Consider what other churches in your neighborhood are doing and why are they doing it. This is a good time to reach out to the leaders of surrounding churches to establish stronger relationships. Just because a nearby church has cancelled services doesn’t mean you should, but it’s good to know that it happened and why it happened.

Pastors – have someone every Sunday on standby to preach a decent sermon or lesson should you become ill.

Common items to protect from sharing

Don’t pass common items throughout the congregation. Do things differently and explain why. Here is a partial list of disease carriers that you should consider not using during this or any other health crisis.

  • Offering plates or buckets. Consider collecting offerings as worshipers enter or leave.
  • Communion plates and common bread or cups. Consider having those that can walk to a table to pick up individual communion elements. You can use two thimble-sized cups with a piece of bread in the bottom cup and the wine/juice in a cup nested in the bread’s cup. You will need to individually serve the infirm. If this won’t work, consider one or a few people serving the congregation as opposed to serve-yourself.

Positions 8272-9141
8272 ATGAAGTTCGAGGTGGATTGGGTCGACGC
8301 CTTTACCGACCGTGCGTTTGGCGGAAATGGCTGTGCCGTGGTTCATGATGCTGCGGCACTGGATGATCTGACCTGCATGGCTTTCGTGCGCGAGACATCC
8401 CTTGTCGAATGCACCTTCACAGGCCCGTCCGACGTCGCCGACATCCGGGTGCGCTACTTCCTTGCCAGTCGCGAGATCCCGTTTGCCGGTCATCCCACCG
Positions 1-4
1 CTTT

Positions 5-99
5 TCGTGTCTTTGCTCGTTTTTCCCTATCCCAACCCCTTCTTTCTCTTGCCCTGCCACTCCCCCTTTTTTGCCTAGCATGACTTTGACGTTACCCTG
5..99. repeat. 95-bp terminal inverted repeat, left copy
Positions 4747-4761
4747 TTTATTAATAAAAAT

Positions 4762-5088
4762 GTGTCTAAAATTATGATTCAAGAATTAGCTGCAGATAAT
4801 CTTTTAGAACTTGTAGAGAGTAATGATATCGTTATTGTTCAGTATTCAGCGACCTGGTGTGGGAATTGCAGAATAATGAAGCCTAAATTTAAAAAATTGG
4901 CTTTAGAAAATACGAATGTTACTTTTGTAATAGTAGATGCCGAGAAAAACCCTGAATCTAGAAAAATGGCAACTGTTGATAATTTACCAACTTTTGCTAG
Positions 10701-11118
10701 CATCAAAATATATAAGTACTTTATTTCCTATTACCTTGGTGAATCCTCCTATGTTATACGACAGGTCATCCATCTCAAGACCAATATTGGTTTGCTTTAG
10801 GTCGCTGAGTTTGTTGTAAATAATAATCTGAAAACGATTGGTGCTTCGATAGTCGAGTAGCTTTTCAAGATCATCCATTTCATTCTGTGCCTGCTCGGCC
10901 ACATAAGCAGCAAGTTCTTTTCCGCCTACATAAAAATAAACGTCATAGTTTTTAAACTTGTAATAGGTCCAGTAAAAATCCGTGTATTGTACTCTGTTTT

• Door knobs and panic bars on exit doors. Consider having someone at the doors throughout the service to open them for people that enter or leave.
  • Food utensils. Avoid serve-yourself buffets or food lines. We recommend not sharing food if possible during this time. If you must serve food, do not let people serve themselves. Have designated food servers place items onto people’s plates. Avoid refilling dirty cups or plates. This includes that coffee service on the patio.

Compassion in the Midst of Chaos

Here are some ways that churches can show compassion toward those affected by this virus and the effort to slow its spread.

  • The elderly and infirm are particularly high-risk populations. Especially if we encourage them to stay home, and if they do, someone reaching out to them to ensure their safety would be a blessing. Some may need assistance with groceries or the like if they feel they should stay indoors and away from activities such as shopping.
  • If someone in your congregation contracts the virus, consult with family members and medical professionals about what, if anything, you should do to care for them. Cooperate with epidemiologists if contacted regarding quarantine or sanitation issues.
  • Some in your congregation may suffer a short-term financial crisis as a result of loss of work or business-related income. Let people know who to contact should they require financial assistance.

Resources

The following links should be used as appropriate to your situation.

Federal and International Resources

State Resources

EFCA and Church Related Resources